Although he’s faced health issues this season, dealing with tendinitis in his knee, his performance from last season should be lost on no one. After dominating High-A for ten starts to the tune of a 3.20 FIP with a 13.50 SO9, he was promoted to Double-A. While there, he threw 10 more starts on the season and actually struck out more batters with a 16.16 SO9 and an even lower FIP at 3.08.

Eight – Anthony Volpe, Shortstop, New York Yankees

Volpe was selected by the Yankees with the 30th overall pick in the 2019 MLB Draft. He’s refined his swing and approach to find more power and has been able to do so without sacrificing much in terms of his hit tool. 2021 saw him crank 27 homers in just 109 games between Low-A and High-A. At Double-A this season, the power output has declined some, but he still owns a .209 ISO with an excellent 11.5% walk rate.

Long-term, Volpe isn’t destined for the shortstop position. His glove is below average for the position and he’s likely to make the move to second base in the near future. Even still, his profile is still well-above average at the plate and will certainly be worth keeping in the lineup whether it be shortstop or second base.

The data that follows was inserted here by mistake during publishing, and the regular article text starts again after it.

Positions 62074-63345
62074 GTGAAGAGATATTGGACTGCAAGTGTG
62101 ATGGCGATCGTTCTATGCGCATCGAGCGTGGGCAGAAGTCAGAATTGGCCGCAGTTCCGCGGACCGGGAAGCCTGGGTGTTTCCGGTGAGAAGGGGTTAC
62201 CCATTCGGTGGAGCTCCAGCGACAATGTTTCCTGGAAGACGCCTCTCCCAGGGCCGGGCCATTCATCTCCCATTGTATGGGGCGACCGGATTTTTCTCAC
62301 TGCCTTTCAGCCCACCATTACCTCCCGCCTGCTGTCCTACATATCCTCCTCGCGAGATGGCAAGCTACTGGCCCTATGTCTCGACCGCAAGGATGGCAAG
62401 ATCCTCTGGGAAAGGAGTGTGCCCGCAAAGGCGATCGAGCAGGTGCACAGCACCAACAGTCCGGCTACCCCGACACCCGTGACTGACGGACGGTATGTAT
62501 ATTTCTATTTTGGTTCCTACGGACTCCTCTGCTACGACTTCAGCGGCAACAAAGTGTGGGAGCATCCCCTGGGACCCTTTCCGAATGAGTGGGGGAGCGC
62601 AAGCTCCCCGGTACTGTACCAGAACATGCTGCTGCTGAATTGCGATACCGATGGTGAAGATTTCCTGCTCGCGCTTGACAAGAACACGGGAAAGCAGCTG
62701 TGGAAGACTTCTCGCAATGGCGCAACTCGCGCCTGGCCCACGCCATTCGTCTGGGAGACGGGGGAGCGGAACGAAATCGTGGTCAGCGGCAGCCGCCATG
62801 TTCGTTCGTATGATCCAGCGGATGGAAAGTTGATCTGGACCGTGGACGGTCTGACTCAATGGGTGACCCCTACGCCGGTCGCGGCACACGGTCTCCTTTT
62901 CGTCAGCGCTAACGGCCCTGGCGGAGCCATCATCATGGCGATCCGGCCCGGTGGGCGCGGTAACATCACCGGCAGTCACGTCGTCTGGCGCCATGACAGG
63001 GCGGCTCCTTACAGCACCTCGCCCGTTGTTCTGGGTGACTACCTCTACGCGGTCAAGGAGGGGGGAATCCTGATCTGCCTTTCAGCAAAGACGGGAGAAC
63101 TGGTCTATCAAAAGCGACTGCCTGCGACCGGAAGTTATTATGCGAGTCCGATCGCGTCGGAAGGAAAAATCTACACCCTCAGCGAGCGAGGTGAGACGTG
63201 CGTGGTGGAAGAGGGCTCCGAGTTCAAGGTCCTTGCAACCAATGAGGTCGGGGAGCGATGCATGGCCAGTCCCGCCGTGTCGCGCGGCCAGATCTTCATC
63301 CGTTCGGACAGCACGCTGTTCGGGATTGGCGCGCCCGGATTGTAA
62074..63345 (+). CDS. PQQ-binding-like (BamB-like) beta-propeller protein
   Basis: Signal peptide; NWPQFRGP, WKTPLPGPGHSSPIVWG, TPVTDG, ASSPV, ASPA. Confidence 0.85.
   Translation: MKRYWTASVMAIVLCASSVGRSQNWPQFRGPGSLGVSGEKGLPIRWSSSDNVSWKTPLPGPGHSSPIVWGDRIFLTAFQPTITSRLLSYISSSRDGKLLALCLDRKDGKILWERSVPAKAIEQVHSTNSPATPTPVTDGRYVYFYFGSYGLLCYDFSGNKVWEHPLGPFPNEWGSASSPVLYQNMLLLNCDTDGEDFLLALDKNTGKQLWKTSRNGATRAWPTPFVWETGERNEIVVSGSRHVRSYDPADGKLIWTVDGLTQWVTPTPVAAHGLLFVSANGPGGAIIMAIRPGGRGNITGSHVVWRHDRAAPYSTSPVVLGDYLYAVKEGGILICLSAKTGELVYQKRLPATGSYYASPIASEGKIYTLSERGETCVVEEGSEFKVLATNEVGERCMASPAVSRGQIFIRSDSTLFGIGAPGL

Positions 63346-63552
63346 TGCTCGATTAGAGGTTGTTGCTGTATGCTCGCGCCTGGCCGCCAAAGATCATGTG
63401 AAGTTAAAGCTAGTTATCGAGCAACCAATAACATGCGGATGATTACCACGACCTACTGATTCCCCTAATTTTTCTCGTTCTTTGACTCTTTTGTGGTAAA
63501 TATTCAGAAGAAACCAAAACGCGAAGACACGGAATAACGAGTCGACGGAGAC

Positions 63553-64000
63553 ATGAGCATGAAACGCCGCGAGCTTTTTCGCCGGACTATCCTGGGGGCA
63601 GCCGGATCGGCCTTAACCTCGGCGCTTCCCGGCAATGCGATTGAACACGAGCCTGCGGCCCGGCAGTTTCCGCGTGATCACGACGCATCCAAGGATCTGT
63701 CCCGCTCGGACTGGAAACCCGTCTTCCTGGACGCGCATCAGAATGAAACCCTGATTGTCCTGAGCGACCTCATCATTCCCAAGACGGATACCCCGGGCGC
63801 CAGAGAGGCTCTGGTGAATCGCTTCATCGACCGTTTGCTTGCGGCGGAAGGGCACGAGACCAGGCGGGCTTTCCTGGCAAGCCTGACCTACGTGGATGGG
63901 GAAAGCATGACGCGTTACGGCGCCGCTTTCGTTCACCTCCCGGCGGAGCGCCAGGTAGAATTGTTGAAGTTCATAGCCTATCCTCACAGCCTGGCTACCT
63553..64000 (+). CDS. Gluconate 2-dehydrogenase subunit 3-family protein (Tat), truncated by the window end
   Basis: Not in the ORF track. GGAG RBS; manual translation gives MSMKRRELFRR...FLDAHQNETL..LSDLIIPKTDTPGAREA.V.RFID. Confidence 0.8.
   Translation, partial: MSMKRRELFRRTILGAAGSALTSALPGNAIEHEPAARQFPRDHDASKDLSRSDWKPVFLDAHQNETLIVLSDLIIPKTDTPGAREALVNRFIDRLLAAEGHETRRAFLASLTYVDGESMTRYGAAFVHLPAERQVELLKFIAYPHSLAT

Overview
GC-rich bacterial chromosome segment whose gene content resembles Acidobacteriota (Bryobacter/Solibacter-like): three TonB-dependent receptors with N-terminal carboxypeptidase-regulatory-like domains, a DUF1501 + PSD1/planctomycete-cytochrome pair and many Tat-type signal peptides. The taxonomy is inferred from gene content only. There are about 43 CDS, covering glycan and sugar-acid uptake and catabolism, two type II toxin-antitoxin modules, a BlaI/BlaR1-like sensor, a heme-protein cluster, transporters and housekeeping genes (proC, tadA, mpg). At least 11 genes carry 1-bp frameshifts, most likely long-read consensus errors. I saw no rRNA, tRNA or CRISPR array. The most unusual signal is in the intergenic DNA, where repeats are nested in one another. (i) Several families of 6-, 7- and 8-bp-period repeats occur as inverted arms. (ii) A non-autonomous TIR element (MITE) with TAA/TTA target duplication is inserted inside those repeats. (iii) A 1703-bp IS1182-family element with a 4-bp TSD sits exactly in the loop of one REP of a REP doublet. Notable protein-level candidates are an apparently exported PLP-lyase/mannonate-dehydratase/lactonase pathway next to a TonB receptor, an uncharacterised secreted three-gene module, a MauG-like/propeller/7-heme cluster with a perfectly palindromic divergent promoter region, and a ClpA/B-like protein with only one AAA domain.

Nine – Henry Davis, Catcher, Pittsburgh Pirates

Davis is just a year removed from being selected as the draft’s first overall pick by the Pirates. His power potential is downright explosive. Unfortunately, he’s been unable to showcase that power so far in his minor league career. He’s played in just 39 games this season between High-A and Double-A. His ISO at Double-A this season is a mediocre .177.